The movement toward the kind of engrained racism that would become predominant in the nineteenth century does not seem to have been inevitable. The Greeks and the Romans, with few exceptions, had no clear racial prejudice, and Christianity carried the idea of the unity of humankind. Representations of blacks in medieval and early modern European art and literature were overwhelmingly positive. Even travel accounts about Africa before the eighteenth century were surprisingly evenhanded, full of instances in which a European observer admires Africans’ cultural or physical features, even as, overall, the belief in European superiority was a given.
But by the eighteenth century, most of the blacks Europeans came in contact with on the European continent, in real life or in representations, were either slaves or people of lower status. Most major cities in Holland, France, and England, and especially ports, had a black underclass consisting of slaves temporarily in the country to learn a trade or free blacks working in the trades or as domestics. An African origin was usually associated with a lack of cultural sophistication or even with savagery, and reactions ranged from paternalism to contempt. There was also a trend of bringing African children to Europe. Sometimes they were sent by African rulers, in a conscious strategy to increase their power and access in the Atlantic commercial and cultural network. At other times, they were brought by European traders or administrators and ended up members of rich households, often functioning as symbols of wealth or as mere playthings.
While all three parts of this book show ways in which race was the defining element in encounters between blacks and whites in the eighteenth century, they also highlight the rise of Enlightenment liberalism, or a desire to move beyond race and to assess people on the basis of a common human core. Blackness was not systematically considered a sign of inferiority. In all three countries, to varying degrees, there are examples of blacks having illustrious careers. Mixed-race marriages were not uncommon. The growth of the abolitionist movement in the second half of the eighteenth century promoted a discourse of common humanity and egalitarianism. Some artistic and literary representations featured black characters with realism and complexity. Overall, then, this book shows that one cannot just dismiss the eighteenth century as a racist monolith, and one should particularly avoid projecting later attitudes back into it.13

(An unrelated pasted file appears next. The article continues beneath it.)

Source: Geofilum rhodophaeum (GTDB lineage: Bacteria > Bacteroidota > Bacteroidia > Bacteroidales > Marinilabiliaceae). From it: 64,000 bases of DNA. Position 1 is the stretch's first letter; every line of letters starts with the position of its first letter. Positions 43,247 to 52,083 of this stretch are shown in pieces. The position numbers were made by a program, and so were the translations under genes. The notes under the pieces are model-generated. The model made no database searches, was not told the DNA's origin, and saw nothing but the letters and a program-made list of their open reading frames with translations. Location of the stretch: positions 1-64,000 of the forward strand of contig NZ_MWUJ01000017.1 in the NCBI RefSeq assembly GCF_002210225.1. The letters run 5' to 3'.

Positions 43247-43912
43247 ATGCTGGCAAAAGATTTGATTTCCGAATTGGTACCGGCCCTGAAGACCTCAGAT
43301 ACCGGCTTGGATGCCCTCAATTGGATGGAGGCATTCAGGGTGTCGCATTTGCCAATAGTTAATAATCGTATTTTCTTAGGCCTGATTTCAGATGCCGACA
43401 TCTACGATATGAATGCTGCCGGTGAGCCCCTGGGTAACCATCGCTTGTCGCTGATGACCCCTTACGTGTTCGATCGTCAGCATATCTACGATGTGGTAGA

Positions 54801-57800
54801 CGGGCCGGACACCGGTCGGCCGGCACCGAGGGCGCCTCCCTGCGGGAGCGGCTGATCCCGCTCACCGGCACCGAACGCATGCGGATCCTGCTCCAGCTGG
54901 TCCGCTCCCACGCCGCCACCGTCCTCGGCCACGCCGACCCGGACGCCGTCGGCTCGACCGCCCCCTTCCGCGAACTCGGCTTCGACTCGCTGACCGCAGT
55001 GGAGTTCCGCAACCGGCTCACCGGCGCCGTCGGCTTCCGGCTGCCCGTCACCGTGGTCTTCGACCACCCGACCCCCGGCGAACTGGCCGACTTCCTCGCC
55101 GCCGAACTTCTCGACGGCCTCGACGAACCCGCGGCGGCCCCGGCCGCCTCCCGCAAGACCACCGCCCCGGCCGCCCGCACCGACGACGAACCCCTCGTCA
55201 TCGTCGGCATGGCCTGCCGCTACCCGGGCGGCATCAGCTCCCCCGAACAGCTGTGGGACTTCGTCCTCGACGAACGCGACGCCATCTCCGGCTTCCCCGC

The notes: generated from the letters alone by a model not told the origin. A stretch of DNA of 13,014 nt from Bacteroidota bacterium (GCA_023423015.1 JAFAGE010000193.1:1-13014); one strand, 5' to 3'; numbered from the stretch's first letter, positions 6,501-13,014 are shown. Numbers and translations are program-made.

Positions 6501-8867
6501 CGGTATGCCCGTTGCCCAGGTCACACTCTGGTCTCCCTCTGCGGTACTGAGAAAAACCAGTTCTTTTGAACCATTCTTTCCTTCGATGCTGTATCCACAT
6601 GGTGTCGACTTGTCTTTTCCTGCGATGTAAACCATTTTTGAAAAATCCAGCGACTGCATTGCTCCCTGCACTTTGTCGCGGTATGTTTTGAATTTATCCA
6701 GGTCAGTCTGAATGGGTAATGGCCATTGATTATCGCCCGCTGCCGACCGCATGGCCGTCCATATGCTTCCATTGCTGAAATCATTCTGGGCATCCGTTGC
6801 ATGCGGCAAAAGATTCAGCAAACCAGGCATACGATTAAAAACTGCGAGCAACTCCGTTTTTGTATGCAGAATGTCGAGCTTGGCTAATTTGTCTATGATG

By the eighteenth century, the racial atmosphere also varied subtly from Amsterdam to Paris to London. The Dutch seemed happy with what can be seen as an early version of multiculturalism, a relaxed if ethnocentric acceptance of difference in their midst, and a determination to live and let live, as long as a person was economically productive. The French tended to subsume all under the banner of their national identity; while blackness could be experienced as foreign, they also seemed quite ready to let it be trumped by national identity, and even to express admiration for it—to celebrate it. Like the Dutch, the British were phlegmatic about racial difference, which often mattered less than the idea of being a subject of the king. While ethnocentrism dominated Europe, each country integrated blacks into its social fabric in its own way.